Research and Teaching Strengths

Staff in the Department of French Studies have expertise in a wide range of research areas in French and Francophone Studies. We train students in French language, linguistics, the analysis of the literature and cinema, cultures and societies of the French and Francophone world. Our diverse research strengths allow Honours and Doctoral students develop creative, original and competitive thesis topics.

Our research strengths include:

  • Linguistics
  • eLearning
  • Contemporary French history and Politics
  • Theatre and Performance
  • Nineteenth-Century literature and culture
  • Colonial and postcolonial studies
  • Francophone Asia, Franco-Arab Studies
  • Film and Media studies
  • World Cinema
  • Gender and Sexuality Studies

We emphasise communication and critical thinking skills. These, along with our interdisciplinary approach, are invaluable to career paths such as business, law, education, medicine, government, international relations and the arts.

Research groups and programs

The Department has strong links with research clusters, departments and teaching programs across the University. These include: the Law and Society research network; the network ‘Religion, State and Society in the Muslim World’; Medieval Studies; International and Comparative Literary Studies; European Studies; Film studies, Germanic Studies, International and Global Studies; Arabic Languages and Cultures; and South-East Asian Studies.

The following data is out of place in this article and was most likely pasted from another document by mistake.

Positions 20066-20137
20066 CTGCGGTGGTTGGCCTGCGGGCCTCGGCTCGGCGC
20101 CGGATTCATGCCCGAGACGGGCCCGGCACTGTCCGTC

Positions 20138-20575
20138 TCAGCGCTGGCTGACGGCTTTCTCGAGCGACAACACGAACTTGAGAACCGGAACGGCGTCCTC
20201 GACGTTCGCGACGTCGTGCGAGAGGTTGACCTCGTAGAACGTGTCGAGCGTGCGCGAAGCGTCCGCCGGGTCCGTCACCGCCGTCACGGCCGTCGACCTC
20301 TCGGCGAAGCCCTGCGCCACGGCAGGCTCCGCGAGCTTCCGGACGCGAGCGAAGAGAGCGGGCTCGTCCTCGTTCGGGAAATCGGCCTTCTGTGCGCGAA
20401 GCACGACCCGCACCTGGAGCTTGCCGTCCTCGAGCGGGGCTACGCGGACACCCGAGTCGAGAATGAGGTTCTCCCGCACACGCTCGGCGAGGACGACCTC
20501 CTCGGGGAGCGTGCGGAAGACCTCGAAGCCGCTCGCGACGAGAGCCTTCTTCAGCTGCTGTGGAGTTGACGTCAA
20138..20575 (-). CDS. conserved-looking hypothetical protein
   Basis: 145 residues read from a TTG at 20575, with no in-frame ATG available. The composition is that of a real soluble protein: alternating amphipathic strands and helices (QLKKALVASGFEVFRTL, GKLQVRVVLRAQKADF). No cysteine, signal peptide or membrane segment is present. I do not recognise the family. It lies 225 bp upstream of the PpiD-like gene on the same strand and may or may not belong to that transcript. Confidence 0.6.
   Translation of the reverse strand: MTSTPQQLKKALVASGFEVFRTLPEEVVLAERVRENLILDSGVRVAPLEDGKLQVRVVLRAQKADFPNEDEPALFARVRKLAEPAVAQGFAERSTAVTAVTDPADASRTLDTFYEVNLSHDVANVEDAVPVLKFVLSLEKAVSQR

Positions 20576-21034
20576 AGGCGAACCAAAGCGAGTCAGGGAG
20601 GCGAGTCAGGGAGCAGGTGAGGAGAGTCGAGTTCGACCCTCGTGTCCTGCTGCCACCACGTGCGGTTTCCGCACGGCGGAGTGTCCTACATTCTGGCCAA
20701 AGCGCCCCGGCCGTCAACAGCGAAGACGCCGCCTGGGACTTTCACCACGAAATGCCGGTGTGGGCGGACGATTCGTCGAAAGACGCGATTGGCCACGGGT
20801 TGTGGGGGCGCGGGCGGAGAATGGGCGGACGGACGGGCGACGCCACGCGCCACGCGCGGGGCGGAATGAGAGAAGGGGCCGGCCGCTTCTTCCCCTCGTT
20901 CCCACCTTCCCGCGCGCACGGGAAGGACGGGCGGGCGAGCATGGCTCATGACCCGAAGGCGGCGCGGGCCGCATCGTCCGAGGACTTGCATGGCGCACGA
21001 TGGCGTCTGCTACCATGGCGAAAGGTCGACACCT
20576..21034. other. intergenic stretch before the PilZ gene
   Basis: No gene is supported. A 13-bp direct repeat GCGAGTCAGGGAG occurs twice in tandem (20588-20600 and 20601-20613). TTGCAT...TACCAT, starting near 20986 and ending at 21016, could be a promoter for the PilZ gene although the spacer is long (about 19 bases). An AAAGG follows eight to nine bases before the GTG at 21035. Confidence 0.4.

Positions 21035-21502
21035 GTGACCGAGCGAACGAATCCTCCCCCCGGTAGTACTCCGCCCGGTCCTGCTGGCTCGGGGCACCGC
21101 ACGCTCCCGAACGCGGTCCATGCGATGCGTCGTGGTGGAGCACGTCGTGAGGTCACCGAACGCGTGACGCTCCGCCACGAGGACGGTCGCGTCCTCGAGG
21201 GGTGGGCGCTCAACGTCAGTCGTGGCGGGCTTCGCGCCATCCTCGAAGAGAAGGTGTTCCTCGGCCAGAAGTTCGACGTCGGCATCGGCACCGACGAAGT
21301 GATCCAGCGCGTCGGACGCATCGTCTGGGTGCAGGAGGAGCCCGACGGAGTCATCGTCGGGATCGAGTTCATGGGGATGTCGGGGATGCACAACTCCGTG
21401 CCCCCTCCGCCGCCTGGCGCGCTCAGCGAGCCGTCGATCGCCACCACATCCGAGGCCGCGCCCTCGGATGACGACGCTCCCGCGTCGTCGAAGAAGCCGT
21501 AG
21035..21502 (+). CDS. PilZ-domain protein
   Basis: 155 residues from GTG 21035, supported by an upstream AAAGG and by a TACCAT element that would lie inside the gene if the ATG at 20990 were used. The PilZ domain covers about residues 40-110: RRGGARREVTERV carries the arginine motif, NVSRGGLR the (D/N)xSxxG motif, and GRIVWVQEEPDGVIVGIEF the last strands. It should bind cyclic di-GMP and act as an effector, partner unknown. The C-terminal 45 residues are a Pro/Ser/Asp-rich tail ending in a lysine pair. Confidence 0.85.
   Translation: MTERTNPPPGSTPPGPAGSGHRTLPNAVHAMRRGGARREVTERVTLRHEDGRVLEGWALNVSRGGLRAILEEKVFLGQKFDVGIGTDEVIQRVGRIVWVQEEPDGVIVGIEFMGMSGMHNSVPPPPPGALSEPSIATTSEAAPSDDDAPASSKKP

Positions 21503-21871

The Department hosts a program of research seminars which include University of Sydney academic staff, postgraduate students and visiting scholars from other Australian and international universities.

Academic Staff Research Projects in Progress

  • Surrealism and Colonialism; Historiography of the Surrealist Lesbian; Orientalism in the Orient: Franco/Arab Dialogues Martine Antle
  • The Francophone social media: characteristics and place in the world; Social media and collaborative learning; The trialogic relationship between digital learning spaces, tasks and student interactions; Taxonomy of language assessment tasks and language curriculum design Marie-Thérèse Barbaux
  • The Transcendental Power of Simone de Beauvoir’s Language; The Translation of Second-order Meanings (i.e., symbolic meanings such as ideological and philosophical meanings) Alice Caffarel-Cayron
  • Creativity and Creative Writing Classes; New Textualities (BD, blogs, ebooks and on-line publication); The Birth of Literary Vocation Françoise Grauby
  • Comparison of the language of the law and the language of the media; Linguistic landscape as a symbolic construction of the public space: The cases of the Parisian neighbourhoods of Belleville and La Goutte d’Or Caroline Lipovsky
  • ‘Sensoriality in the Cinema of Marguerite Duras’; ‘The Cinema of Marguerite Duras: Feminism and Transnationalism’; Senescence in World Cinema Michelle Royer
  • Stars in World Cinema: Film Icons and Star Systems Andrea Bandhauer with Michelle Royer
  • Reinterpretation of the Vernon Sullivan Affair (France, 1946-1950) through the (new) lens of literary hoax theory Clara Sitbon
  • The Quartier of Belleville in Contemporary Film and Roman Noir; Migration, Public Policy and Gentrification in Paris; Transition of Language Students from the Secondary to the Tertiary Sector Carolyn Stott
  • Curating the self: La Chambre de Jeune Fille in Late Nineteenth Century France; Diary Writing, Mobility and Production of Feminine Gentility (nineteenth century) Sonia Wilson